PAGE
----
Waddles Coffee Shop in Portland, Oregon was a popular restaurant in the 1950s for both locals and travelers alike. The drive-in catered to America's postwar obsession with car culture, allowing people to get coffee and a slice of pie without even leaving their vehicle. This was a welcomed convenience for some people. But if you happened to be Black, the owners of Waddles "implored" you to keep on driving. When I use the word implored I'm being kind. The restaurant had a sign outside with a very clear message: "White trade only."
It's the kind of scene from the 1950s that's so hard for many Americans to imagine happening outside of the Jim Crow South. How could a seemingly progressive, northern city like Portland have allowed a restaurant to exclude non-white patrons? This had to be an anomaly, right? In reality, it was far too common in Oregon, a state that was explicitly founded as a kind of white utopia, a bubble in which white people could both separate and insulate themselves from Black people.
America's history of racial discrimination is most commonly taught as a southern issue. That's certainly how I learned about it while going to New York City public schools.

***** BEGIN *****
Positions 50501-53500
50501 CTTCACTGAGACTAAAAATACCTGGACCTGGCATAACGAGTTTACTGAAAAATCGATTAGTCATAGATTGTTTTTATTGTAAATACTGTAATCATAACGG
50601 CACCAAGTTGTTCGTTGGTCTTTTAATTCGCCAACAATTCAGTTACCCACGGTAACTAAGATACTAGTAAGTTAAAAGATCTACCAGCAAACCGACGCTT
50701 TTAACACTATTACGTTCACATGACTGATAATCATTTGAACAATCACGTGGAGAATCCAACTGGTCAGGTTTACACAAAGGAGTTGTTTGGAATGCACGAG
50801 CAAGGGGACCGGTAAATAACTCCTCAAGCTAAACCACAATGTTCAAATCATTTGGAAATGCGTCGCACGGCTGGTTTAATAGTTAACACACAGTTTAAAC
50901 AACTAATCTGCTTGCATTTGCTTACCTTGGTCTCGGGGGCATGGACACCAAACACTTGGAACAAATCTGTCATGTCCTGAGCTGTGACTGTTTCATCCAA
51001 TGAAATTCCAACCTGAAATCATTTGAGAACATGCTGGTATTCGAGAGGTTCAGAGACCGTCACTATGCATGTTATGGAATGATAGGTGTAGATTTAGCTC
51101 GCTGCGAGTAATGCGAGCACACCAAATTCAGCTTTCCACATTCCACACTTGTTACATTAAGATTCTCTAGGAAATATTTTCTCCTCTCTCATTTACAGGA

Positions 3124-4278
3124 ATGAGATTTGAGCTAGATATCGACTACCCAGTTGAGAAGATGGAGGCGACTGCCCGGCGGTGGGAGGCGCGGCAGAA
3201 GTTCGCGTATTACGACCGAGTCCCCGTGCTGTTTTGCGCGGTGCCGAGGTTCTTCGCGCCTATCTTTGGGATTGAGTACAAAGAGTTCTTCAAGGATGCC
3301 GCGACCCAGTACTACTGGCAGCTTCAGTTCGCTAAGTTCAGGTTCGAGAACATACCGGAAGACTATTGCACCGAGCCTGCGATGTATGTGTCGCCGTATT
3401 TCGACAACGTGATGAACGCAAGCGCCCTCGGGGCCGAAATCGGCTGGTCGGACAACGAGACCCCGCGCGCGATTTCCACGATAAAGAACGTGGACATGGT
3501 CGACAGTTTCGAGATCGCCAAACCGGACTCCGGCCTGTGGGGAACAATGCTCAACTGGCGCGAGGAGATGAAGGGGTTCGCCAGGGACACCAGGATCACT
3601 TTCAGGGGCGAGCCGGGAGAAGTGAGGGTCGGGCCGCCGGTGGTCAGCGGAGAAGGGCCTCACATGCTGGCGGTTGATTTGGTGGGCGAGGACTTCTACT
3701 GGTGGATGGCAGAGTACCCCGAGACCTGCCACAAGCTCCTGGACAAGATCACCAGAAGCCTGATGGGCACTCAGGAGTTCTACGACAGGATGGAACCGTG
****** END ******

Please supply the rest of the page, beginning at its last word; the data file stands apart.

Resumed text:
As I've gotten older and conducted my own research I realized that many white people outside of the South seemed to learn about the Civil War and civil rights movements from an incredibly safe (and often judgmental) distance.
The kind of racism that I had learned about as a Black child growing up in New York, seemed like outrageous behavior that could have only taken place hundreds of miles down I-95 south.
Most of us have learned about the struggles for racial equality in cities like Birmingham and Selma and Montgomery. But what about the racism of Portland, Oregon, a city that is still overwhelmingly white? The struggles there were just as intense, though they are rarely identified in the history books.
According to Oregon's founding constitution, black people were not permitted to live in the state. And that held true until 1926. The small number of black people already living in the state in 1859, when it was admitted to the Union, were sometimes allowed to stay, but the next century of segregation and terrorism at the hands of angry racists made it clear that they were not welcome.